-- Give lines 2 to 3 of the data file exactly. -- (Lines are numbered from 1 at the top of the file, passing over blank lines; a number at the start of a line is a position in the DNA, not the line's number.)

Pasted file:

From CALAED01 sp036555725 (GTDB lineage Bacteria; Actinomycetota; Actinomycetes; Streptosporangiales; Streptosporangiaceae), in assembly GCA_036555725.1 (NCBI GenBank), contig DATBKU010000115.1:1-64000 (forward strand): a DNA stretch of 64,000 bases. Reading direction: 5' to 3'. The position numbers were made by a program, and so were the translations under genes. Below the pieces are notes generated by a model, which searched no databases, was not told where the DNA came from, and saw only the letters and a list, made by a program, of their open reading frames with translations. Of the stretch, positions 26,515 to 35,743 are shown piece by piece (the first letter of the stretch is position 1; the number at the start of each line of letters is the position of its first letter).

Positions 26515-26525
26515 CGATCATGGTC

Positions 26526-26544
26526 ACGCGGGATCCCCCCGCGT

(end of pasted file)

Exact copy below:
Positions 26515-26525
26515 CGATCATGGTC